From the company that produced 2007’s Paranormal Activity and 2010’s Insidious comes the Supernatural Thriller The Gallows Act II. Lionsgate delivers the film to select theaters, as well as On Demand, starting Friday, October 25th, 2019—just in time for Halloween screams.
In the sequel to 2015’s The Gallows, a name has the power to call upon a deadly spirit. As the story goes, teenage vlogger and aspiring actress Auna Rue (Ema Horvath: Like.Share.Follow. 2017, The Two Hundred Fifth short 2019) has just transferred to a prestigious high school in California to benefit from their acting program. The move means taking up residence with her older sister Lisa (Brittany Falardeau: Altar 2016, La Luz de Mis Ojos series), a fashion designer.
Despite things getting off to a janky start at school, Auna soon meets hunky Cade (Chris Milligan: Neighbors series, Arrow series). High on the feeling of things finally beginning to go her way, she is enticed by one of her online viewers to partake in a sinister website, and ultimately finds herself unwittingly entrapped in the malevolent web of “The Gallows,” a cursed stage play. After performing a passage from the script for her small fanbase, her subscriber count skyrockets and it seems that Auna is finally beginning to achieve the stardom that she dreams about. Unfortunately, her stellar performance has locked her into a twisted challenge with a deadly spirit who won’t stop until a sacrifice is made.
Clocking in at 99 minutes, The Gallows Act II was written and directed by the talented duo of Travis Cluff and Chris Lofing, who also wrote and directed 2015’s The Gallows and the 2016 short Flicker. It also features the acting talents of Pfeifer Brown (The Gallows 2015, My Many Sons 2016), Dennis Hurley (The Albino Code short 2006, Superstore series), Anthony Jensen (Edtv 1999, D-Railed 2018), Jonathan Worstein (Ham on Rye 2019), and many more.
First thing’s first: do you have to see The Gallows to understand The Gallows Act II? No, not at all. This sequel stands on its own merits, sitting comfortably inside its Supernatural Thriller billing. All the hallmarks of a haunting tale are here—doors close on their own, furniture moves, objects levitate, etc.—all with enough anxiety-building and jump-scares to be wholly unnerving. Much of this intensity of mood is thanks to the great tension built by the film’s original score by Zach Lemmon (Gold Fools 2012, The Gallows 2015), and some darkly haunting cinematography from Kyle Gentz (Flicker short 2016, The Art of Organized Noize documentary 2016).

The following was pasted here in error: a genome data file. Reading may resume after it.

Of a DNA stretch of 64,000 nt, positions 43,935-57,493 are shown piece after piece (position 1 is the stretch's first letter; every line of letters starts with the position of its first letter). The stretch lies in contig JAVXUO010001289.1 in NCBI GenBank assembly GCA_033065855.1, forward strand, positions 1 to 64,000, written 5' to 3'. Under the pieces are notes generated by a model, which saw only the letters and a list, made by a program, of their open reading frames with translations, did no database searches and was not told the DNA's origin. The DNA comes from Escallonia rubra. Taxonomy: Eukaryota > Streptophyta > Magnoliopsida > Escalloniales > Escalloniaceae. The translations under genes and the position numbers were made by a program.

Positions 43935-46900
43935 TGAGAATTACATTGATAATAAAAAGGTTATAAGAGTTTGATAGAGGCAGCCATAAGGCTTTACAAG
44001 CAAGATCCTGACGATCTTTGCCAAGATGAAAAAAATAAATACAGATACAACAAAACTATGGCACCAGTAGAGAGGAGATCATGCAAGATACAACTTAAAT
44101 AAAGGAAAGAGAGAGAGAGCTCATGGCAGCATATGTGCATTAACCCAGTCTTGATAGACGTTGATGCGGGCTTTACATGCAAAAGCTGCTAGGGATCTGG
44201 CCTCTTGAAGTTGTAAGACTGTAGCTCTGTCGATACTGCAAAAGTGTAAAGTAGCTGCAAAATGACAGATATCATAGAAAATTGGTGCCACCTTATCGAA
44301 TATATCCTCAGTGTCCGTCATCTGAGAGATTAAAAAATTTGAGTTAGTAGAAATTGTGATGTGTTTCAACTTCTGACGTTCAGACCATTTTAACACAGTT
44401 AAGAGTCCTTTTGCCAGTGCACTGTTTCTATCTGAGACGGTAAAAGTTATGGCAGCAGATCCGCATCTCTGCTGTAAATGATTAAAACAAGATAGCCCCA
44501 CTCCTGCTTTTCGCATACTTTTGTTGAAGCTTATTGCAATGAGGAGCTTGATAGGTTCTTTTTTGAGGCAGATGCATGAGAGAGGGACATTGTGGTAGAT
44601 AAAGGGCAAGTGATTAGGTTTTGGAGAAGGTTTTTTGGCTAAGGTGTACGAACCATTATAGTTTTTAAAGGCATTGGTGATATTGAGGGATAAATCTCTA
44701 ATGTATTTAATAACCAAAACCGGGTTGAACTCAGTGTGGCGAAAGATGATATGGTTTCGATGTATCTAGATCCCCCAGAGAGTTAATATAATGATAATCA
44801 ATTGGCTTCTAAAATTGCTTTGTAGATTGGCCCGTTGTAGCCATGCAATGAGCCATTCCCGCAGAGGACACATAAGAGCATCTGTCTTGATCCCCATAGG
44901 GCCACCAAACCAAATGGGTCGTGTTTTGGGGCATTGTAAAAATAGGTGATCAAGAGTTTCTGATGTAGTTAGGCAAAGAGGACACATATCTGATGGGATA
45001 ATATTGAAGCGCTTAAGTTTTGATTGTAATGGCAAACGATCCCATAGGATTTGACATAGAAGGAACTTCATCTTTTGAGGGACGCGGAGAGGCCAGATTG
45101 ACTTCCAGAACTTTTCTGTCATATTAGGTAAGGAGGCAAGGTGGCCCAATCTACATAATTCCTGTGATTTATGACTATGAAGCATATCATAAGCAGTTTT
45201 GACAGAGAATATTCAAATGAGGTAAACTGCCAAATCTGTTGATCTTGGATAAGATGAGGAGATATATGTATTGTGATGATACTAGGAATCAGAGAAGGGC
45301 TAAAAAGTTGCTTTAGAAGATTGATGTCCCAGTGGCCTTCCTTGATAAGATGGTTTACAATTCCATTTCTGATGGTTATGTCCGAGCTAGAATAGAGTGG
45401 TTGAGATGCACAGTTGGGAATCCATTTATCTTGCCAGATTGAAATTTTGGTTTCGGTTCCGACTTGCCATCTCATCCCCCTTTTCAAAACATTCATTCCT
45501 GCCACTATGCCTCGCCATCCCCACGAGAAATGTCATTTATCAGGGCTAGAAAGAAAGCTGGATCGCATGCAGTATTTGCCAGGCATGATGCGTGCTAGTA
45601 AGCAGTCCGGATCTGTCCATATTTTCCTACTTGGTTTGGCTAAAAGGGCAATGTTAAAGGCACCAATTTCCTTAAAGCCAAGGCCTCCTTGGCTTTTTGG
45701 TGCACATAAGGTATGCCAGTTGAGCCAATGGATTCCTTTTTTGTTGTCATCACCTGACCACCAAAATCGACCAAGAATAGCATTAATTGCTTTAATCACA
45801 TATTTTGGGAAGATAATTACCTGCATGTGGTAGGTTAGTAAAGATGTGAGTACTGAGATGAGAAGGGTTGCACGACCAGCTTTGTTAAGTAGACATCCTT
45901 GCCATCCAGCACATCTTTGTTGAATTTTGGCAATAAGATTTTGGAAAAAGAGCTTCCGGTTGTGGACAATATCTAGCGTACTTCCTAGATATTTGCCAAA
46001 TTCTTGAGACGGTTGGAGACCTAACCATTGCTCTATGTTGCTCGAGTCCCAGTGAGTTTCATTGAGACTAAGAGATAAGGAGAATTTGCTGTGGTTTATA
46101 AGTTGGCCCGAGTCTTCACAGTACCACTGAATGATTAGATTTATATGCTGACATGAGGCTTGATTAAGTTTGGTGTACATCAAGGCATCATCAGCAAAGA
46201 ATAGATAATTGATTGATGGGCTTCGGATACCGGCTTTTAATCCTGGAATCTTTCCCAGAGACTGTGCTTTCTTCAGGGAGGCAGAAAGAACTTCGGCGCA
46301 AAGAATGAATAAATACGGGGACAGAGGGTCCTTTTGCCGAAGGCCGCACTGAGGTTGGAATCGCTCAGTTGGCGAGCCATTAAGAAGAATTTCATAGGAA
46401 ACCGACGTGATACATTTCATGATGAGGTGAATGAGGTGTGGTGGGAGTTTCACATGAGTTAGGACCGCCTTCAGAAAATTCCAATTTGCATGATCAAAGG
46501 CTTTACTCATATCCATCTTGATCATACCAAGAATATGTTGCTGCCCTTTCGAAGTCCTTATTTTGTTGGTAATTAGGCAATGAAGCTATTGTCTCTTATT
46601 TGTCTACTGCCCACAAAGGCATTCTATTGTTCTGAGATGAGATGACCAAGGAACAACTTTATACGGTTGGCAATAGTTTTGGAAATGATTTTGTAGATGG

Of course, the ensemble cast also contribute heavily to the film’s overall success, and leading the way is Horvath as Auna. It’s certainly not easy to communicate the haunted eyes and drawn facial expressions of someone being tormented by an unseen evil, but Horvath embraces her role with a finesse that makes the film truly eerie. In a very meta scene, she is a young actress playing an actress who delivers an emotional monologue from “The Gallows” to her high school Drama class. It’s a truly moving moment, and it displays Horvath’s diverse acting abilities within the confinement of a singular role.
Her on-screen cohorts Falardeau and Milligan are given much less to work with, but they both do wonderfully in their roles. Falardeau’s Lisa is a jealous older sister, also an artist, and one who projects her own fears and insecurities onto Auna. A product of her upbringing, Falardeau’s portrayal of Lisa strengthens our understanding of the pressures placed on Auna to succeed. Meanwhile, Milligan’s Cade is a rather flat character, the cute boy at school whose parents happen to be Auna’s Broadway idols, but he delivers a convincing performance that paves the way for the film’s ultimate success in its final, contorting act.
The downside to The Gallows Act II? It could stand to be shaved down by about 10 minutes runtime to keep its fast-paced thrills flowing better, but otherwise it’s a hit. With some well-done transitions, and a wonderfully unsettling yet artful scene with a white sheet (reminiscent of 2011’s Paranormal Activity 3), the film manages to be deliciously creepy while offering a deeper layer of commentary on the double-edged sword of success.
It’s pretty impressive to find a modern film that sits within the parameters of Horror, and yet has not a single ounce of blood spilled within its runtime. So, while The Gallows Act II is huge on jump-scares and all the usual tricks of the Horror trade, it does this with an artful intensity that creates a truly unnerving tension. We dare you to watch with the lights out! Avoiding stage plays for life, Cryptic Rock give The Gallows Act II 4.5 of 5 stars.